Now, after over a decade of progress in tackling hunger around the world, we are facing a global situation in which hunger is on the rise. At the same time, there is severe uncertainty in the United States around issues important to hungry people, their families, and their livelihoods. In this context, Ambassador Hall is leading an effort to re-establish the House Select Committee on Hunger. It is critical that our community develops a strong show of support for this endeavor, with this letter to Speaker Pelosi being the first step.
Please note that while this effort is being spearheaded by the Alliance, it will be sent as a white-label letter (i.e. not on our letterhead). We strongly encourage you to share this sign-on letter far and wide to request that organizations – non-profits, faith-based, private-sector, university and other – join this request.
The Alliance’s diverse membership realized that it was in a unique position to provide a long-term approach to advocacy. In addition to periodic meetings with Members of Congress and the Administration, the Alliance established a member-led Advocacy Committee. This Committee was tasked to compose common messages that underscore the connection between hunger and a variety of prominent political issues. Any members interested in participating in the Advocacy Committee should feel free to contact the committee co-chairs, Rick McNary and Meredith Dodson.
The Advocacy Committee has developed messages that link the issue of hunger to agriculture, healthcare, national security and racial equity. Below, you will find the compiled briefings on the issues, as well as a basic “Hunger Overview.”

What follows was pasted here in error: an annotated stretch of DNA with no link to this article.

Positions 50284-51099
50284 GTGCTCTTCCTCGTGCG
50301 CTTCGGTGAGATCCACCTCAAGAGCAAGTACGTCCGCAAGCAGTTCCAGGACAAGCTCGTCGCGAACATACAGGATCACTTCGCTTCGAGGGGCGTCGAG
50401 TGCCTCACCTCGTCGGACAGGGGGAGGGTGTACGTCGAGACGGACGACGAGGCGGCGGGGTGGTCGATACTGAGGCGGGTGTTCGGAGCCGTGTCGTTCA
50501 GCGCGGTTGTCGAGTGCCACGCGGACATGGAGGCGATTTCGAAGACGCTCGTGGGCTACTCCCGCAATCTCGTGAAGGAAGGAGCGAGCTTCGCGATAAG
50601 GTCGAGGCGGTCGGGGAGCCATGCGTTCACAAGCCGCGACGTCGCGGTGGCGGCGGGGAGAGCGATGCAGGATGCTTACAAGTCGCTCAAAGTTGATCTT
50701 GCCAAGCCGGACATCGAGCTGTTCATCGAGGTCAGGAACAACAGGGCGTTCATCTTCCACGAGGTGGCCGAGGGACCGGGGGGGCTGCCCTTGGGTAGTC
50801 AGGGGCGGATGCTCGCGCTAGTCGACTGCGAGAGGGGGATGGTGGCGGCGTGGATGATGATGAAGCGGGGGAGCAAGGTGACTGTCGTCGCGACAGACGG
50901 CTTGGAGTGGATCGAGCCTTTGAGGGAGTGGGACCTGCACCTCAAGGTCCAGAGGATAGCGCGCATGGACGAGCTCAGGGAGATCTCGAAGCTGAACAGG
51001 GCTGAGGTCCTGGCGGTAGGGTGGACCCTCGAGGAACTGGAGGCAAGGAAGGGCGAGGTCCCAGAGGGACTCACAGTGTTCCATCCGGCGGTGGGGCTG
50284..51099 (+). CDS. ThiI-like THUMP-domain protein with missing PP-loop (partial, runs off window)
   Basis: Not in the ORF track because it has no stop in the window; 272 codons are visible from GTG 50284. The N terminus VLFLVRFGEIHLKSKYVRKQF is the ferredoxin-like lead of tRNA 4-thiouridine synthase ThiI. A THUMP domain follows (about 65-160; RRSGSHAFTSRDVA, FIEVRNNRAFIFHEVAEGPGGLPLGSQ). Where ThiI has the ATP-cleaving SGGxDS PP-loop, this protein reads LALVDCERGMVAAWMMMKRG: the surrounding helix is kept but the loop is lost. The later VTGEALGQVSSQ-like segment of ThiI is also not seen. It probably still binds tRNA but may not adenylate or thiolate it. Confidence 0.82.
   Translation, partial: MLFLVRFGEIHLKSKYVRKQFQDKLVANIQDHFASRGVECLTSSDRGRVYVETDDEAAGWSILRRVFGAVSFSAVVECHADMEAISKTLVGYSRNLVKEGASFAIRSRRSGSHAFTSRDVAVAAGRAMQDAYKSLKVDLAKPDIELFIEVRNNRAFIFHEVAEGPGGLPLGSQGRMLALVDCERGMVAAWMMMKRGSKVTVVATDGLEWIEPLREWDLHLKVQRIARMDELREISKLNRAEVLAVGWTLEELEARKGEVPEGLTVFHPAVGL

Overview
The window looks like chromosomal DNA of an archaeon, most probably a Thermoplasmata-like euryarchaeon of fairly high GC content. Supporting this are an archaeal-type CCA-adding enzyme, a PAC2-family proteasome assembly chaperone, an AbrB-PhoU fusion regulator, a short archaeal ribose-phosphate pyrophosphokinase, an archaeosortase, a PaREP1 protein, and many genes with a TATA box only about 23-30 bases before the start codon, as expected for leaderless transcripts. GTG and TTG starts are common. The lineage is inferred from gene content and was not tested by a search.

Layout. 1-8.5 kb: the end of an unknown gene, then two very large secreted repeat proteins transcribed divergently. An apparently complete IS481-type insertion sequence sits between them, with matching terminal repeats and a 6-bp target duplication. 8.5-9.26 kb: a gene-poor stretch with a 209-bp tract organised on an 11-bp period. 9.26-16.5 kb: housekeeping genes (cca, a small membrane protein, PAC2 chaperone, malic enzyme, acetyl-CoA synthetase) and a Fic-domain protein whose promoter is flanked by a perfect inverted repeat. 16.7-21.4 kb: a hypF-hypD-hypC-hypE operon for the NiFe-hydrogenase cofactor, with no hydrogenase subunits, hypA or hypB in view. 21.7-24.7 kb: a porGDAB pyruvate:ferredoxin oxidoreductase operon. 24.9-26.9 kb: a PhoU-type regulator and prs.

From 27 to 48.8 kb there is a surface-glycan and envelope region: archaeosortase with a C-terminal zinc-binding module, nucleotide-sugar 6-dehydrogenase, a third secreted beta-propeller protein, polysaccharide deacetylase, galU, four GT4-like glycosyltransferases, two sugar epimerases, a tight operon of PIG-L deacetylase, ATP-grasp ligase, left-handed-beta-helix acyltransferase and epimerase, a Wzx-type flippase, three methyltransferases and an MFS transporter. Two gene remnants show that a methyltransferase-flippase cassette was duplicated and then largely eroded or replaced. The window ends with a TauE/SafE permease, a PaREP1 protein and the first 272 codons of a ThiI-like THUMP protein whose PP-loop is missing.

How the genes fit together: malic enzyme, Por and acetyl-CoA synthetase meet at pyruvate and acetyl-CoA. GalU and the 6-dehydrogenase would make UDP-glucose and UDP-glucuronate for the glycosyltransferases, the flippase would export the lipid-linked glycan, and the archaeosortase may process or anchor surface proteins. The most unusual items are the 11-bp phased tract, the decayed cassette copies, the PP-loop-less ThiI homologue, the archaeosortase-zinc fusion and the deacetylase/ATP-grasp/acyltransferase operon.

- Hunger Overview: Hunger is the inability to consume necessary amounts of food for daily sustenance because of the lack of funds and/or access to nutritional food. Hunger affects all 50 states, all Congressional districts, and every country on earth.
- Hunger and Agriculture: 795 million people worldwide are considered “food insecure,” a challenge that is compounded by a population projected to grow by more than 2 billion by 2050, and limited availability of natural resources. To meet growing global food demand, farmers will have to increase agricultural production by 70%. The agriculture community has an important role to play in developing more just and efficient food systems.
- Hunger and U.S. Health: The relationship between eating well and good health is well known. We learn from an early age that “you are what you eat” and consuming fruits and vegetables is important. With the growth of the obesity epidemic, much of the attention on food consumption in America has focused on the volume, caloric density and fat content of food consumed, with good reason. What is often missing in our discussion of good health and food consumption is the tragic level of hunger in America.
- Hunger and International Health: Hunger and malnutrition are prevalent worldwide. Currently 795 million people are considered “food insecure”, with a population projected to grow over 2 billion by 2050. Of these, an estimated 3.1 million children under the age of five die annually due to under-nutrition. In the first 1,000 days of a child’s life—from conception to the age of two—over 40 vitamins and minerals are required for healthy development. The resilience of individuals, families, and communities therefore depends on adequate food intake and nutrition.
- Hunger and International Security: There are inseparable links between food security and international security. The Alliance Advocacy Committee is working to help raise awareness of the long-term relationship between hunger and security.
- Hunger and Race: In the United States, people of color are more vulnerable to hunger and poverty, experiencing hunger at up to two times the rate of white individuals. Ending hunger and poverty, therefore, is closely linked to racially equitable solutions. The Alliance Advocacy Committee is working to embed a racial equity lens in our advocacy work. Click here for a flyer with suggestions for anti-hunger organizations. For further background on this topic, please read Getting to Zero Hunger: Hunger, Poverty, and Race.